Teaching, Lab and Mentorship

Pedagogical Philosophy- Teaching and Mentorship

My teaching interests and pedagogical philosophy reflect a strong belief in the value of education as a tool of empowerment among those disenfranchised by the boundaries of race, class, gender and citizenship. Inspired by the attacks of the Rehnquist Court on Indian Sovereignty, in 2002 I established the first course of its kind at Stanford- detailing Native American history, sovereignty and American Indian Law. Entitled “Native Americans in the 21st Century” the class has become a core element of Stanford’s Native American Studies curriculum. The course reflects the breadth of interest I have in fields as diverse as tribal governance and development policy, environmental justice, the roots of Pan-Indigenous Identities and activism in the 1960’s and contemporary Indigenous theory. In 2004 I received an Award for service to the University, The Anne Medicine Mentorship Award. I teach introductory courses in Anthropology (Introduction to Anthropology), Native Peoples of North America, Prehistory of North America, Indigenous and Postcolonial Archaeology as well as several other graduate courses.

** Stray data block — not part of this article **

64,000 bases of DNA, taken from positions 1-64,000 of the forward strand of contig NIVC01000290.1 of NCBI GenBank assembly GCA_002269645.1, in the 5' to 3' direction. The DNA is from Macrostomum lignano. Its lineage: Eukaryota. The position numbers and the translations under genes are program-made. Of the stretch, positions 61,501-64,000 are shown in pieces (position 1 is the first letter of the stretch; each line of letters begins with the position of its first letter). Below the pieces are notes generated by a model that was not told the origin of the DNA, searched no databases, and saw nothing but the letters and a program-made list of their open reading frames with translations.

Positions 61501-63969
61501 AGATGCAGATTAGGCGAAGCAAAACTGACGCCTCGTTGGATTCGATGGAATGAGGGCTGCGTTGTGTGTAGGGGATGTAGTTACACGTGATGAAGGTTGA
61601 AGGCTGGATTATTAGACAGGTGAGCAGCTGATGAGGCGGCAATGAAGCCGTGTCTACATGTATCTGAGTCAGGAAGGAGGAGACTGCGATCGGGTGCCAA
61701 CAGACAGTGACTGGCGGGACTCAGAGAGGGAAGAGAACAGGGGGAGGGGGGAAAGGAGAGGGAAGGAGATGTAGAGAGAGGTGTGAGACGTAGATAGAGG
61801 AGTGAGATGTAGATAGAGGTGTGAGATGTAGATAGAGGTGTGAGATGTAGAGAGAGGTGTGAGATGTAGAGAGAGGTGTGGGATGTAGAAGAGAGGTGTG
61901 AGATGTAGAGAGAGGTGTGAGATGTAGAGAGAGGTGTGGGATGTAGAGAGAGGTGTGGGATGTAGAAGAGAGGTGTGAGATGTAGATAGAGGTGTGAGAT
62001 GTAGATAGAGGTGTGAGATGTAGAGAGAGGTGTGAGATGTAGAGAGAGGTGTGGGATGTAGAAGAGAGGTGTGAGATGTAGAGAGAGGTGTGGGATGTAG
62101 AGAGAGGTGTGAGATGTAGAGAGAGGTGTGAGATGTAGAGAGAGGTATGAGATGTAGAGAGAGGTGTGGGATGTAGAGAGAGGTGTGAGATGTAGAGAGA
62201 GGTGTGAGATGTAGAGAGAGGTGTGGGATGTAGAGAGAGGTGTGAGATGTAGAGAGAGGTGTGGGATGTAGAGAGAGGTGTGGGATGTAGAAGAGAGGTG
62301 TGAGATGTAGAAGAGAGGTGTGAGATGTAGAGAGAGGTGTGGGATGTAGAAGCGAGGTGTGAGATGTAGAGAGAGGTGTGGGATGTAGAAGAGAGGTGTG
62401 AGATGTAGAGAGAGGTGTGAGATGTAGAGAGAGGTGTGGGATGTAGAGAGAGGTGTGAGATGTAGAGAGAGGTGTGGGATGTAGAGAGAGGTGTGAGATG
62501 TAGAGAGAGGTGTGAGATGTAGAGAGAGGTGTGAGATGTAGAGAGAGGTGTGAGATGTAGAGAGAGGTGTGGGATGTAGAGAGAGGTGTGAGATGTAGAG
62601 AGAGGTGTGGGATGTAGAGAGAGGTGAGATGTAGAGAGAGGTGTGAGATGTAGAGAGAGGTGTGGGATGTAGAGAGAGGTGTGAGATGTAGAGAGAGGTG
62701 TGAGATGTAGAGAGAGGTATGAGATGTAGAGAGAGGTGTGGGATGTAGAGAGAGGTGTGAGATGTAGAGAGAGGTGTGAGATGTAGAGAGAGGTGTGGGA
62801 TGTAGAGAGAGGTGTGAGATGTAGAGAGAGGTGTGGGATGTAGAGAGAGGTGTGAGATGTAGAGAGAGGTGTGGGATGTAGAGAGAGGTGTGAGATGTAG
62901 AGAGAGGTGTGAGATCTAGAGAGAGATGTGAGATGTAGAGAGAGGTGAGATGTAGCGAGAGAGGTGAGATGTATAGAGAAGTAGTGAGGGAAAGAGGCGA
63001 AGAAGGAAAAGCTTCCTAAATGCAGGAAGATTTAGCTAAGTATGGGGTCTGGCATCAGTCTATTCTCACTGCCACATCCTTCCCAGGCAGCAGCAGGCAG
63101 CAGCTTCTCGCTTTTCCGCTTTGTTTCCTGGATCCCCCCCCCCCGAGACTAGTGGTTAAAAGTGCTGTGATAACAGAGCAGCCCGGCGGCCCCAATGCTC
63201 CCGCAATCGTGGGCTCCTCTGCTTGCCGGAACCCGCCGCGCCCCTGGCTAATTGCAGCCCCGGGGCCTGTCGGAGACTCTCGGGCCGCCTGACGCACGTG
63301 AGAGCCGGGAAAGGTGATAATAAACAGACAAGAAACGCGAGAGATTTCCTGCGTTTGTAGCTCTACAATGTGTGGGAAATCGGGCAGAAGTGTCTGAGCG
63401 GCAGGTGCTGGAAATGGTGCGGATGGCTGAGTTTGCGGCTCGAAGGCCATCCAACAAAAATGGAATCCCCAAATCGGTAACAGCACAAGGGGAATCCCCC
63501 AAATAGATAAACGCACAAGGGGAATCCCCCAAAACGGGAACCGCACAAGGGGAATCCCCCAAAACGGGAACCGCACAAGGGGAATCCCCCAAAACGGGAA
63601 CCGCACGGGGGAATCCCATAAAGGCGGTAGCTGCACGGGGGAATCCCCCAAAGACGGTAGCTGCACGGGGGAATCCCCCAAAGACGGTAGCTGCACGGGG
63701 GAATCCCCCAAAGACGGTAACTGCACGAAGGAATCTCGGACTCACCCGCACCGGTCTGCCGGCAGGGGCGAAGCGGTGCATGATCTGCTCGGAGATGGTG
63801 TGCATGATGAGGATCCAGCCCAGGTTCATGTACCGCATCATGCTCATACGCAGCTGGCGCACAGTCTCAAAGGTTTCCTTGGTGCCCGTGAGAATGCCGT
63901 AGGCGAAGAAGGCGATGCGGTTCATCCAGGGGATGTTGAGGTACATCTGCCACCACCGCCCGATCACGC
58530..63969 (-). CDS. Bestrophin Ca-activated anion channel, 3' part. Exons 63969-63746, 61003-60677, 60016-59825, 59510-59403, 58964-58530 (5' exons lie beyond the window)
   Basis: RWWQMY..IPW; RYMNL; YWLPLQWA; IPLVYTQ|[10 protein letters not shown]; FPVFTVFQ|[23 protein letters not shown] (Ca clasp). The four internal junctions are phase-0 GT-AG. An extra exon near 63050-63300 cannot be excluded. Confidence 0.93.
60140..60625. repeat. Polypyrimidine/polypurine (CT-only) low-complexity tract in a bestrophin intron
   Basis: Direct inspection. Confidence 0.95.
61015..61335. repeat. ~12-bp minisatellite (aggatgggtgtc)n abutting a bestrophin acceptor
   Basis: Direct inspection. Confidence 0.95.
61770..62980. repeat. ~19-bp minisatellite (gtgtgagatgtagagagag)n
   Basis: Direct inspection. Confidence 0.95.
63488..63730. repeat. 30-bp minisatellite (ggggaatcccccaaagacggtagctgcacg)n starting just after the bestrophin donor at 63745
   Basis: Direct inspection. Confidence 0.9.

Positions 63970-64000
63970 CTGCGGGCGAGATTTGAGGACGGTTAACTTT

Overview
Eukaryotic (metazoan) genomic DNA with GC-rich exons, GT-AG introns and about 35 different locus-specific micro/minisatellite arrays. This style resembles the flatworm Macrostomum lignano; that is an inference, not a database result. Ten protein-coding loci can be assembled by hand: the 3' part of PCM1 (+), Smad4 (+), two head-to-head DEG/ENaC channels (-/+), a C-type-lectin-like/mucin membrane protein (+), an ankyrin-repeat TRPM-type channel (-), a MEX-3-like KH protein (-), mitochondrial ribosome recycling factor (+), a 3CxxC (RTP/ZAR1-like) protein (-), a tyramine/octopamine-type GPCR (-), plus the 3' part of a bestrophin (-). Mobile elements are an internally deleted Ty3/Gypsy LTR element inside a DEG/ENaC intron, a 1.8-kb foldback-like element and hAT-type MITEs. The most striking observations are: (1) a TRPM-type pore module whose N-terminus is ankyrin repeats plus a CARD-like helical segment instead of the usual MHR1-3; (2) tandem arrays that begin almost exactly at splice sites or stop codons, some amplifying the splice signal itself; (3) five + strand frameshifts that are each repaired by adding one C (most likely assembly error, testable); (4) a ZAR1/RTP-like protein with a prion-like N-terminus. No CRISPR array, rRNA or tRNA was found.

Mentoring at Stanford

Murray House: Stanford's Comparative Studies in Race and Ethnicity Focus House In addition, I serve as a Resident Fellow (similar to a House Master at Harvard) in one of the Undergraduate residences. In 2004, I established Murray House as the Academic Theme House for Comparative Studies in Race and Ethnicity. I teach an in-house seminar (the only one of its kind at Stanford) entitled “Race Class and Gender at Stanford”. Students meet every week over dinner to discuss a range of topics in organized lectures, discussions and student presentations. I am also teaching an all-freshman seminar dealing with class, wealth and Immigration in the United States “Ethnographies of North America”.

I emphasize the need for students to put down their electronic devices, focus and take charge of their own education. I want to help them understand how each discipline (CSRE, anthropology, archaeology, history) generates both its data and questions. I want them develop the skills necessary to become life-long learners and to remain curious about what their own questions and likely career paths may look like. I think that this approach has paid dividends for the students. Last year I was given a second University Award- The Comparative Studies in Race and Ethnicity Faculty Recognition Award for Teaching and Mentorship.